On a recent trip to Lynchburg, Virginia to visit kids, I had the Accord serviced at another Honda dealer a simple oil change. While servicing the car they identified a transmission seal leak and estimated a $100 repair. Being on the road and not knowing them, I opted to return home to have the repair made at Holmes who I felt I knew and trusted.

Within days (5) of returning home, I scheduled the repair at Holmes.

To my surprise and displeasure, the repair cost was $318. The service technician explained that they replaced both seals and flushed the transmission. When I questioned the tech about the need to replace both seals, we had an animated discussion during which he volunteered, one seal was definitely leaking. Left unsaid was whether the second seal actually leaked.

Knowing that Holmes pays their service techs on commission (and is this normal for the industry?), I feel pretty confident that replacement of the second seal and probably the flush were unnecessary! I'm disappointed and feel cheated! I feel the policy at Holmes of paying tech on commission is flawed and the ethics of the tech are questionable.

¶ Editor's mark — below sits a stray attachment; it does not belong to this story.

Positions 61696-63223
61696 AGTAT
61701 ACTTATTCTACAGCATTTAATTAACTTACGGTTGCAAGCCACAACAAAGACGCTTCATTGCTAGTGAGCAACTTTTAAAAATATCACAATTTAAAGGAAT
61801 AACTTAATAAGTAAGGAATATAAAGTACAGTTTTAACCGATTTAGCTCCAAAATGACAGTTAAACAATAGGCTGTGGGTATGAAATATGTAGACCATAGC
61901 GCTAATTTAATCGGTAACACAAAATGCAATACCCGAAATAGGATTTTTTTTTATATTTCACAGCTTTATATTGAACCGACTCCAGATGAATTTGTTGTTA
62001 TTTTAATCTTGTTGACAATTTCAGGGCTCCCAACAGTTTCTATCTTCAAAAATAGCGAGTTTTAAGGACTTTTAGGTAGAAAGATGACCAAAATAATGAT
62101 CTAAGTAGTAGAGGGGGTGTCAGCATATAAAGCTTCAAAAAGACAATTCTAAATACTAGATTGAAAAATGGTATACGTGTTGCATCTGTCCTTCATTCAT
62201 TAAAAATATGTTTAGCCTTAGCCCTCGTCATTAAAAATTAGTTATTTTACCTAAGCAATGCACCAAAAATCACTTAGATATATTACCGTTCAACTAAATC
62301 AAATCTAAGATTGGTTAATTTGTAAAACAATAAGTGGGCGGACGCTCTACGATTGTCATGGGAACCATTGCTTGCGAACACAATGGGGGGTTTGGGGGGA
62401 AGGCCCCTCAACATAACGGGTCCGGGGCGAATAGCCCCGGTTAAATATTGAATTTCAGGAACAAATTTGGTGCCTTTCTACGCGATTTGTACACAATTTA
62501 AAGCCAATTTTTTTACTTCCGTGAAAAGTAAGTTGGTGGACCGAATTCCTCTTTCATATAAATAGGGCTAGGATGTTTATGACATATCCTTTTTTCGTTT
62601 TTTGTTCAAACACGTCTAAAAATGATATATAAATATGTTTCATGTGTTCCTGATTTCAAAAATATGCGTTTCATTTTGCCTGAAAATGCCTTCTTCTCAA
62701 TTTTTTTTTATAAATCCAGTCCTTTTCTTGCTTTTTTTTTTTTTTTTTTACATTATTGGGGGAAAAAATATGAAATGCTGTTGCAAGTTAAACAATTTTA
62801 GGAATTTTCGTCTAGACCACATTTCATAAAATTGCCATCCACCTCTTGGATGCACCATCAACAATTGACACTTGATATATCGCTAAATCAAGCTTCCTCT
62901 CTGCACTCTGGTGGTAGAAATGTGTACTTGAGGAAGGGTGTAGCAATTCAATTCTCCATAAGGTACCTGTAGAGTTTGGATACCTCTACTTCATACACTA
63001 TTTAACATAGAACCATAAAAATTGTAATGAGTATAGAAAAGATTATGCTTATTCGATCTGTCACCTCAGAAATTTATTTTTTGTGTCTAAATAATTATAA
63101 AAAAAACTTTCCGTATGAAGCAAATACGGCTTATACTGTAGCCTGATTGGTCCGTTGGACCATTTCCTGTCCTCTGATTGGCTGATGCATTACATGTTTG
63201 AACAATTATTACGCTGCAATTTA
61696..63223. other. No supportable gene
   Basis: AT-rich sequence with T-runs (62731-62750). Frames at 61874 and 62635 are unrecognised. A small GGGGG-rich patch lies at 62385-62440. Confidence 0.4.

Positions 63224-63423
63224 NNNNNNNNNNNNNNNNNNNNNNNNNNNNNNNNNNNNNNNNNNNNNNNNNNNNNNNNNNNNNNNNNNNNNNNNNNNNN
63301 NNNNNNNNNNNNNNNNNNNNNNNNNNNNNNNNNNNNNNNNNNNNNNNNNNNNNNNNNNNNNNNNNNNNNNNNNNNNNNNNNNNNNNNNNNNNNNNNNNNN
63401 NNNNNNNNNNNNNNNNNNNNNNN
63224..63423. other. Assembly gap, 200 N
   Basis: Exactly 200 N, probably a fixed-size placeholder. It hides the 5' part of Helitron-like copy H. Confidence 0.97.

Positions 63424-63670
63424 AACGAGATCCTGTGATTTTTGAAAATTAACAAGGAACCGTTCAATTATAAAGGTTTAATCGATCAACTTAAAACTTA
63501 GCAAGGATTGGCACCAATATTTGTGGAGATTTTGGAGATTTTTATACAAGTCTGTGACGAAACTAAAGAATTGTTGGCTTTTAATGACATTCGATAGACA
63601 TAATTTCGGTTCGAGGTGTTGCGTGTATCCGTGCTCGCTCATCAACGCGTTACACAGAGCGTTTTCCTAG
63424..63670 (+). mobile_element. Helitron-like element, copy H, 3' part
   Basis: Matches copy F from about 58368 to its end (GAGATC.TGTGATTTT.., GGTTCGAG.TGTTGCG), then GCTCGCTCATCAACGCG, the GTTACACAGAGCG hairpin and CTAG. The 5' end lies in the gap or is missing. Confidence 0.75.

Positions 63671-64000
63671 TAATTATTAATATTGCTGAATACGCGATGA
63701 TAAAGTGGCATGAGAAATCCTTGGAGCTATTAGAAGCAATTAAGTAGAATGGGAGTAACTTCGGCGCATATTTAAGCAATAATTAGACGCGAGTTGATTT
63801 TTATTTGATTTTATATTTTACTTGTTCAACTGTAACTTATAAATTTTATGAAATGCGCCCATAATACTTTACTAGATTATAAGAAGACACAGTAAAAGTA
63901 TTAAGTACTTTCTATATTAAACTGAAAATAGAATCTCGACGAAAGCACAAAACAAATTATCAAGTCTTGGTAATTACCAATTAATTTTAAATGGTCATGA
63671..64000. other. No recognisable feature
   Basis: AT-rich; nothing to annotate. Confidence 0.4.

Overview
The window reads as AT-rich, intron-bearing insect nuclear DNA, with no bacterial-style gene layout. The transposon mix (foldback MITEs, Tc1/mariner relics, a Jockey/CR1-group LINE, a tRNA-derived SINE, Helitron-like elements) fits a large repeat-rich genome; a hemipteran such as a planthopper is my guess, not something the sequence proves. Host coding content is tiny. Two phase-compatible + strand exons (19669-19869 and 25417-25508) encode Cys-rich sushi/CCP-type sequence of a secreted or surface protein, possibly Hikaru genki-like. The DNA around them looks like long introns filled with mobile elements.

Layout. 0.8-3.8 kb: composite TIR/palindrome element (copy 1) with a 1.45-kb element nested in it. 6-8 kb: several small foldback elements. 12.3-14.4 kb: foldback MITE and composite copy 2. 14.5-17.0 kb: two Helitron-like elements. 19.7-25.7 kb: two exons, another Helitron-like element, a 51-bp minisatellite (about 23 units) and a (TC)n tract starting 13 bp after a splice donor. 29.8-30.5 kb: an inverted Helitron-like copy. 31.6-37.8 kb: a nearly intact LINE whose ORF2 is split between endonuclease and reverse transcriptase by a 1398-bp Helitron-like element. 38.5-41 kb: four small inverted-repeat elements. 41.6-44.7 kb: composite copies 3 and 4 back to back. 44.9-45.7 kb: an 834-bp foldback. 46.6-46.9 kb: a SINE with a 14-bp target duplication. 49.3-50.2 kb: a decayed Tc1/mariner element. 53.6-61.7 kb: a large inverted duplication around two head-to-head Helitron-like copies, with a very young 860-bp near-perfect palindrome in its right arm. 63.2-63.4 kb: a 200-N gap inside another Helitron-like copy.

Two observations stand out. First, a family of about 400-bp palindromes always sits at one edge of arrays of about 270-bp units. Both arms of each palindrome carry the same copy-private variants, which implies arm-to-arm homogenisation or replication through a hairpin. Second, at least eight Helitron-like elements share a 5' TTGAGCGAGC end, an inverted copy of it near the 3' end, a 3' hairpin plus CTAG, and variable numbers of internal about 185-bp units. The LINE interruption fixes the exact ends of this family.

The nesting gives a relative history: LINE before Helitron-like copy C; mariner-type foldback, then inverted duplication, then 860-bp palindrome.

As noted above, the Accord has 116,000 miles. I plan to replace it early next year. As you might imagine, with my trust violated and with questions on the honesty of Holmes and their employees, I'm going to think long and hard before I purchase another Holmes Honda!

One other small irritation when I made the appointment with the Holmes service department, I asked the tech how much time the repair would take. He estimated 2 hours. To facilitate the effort, I was up at 6 AM and at their shop before they opened their doors at 7:30 AM first in line. It was 12:30 PM before the car was returned to me with the repairs complete.

As you can see from the letter, I'm disappointed! I don't have a lot of options for Hondas (which I love) and Honda service from this small rural east Texas town. I have to go elsewhere, but I can buy and service new GM, Ford, Chrysler and Toyota cars locally. For Honda, I break my pledge to the Chamber of Commerce to buy locally.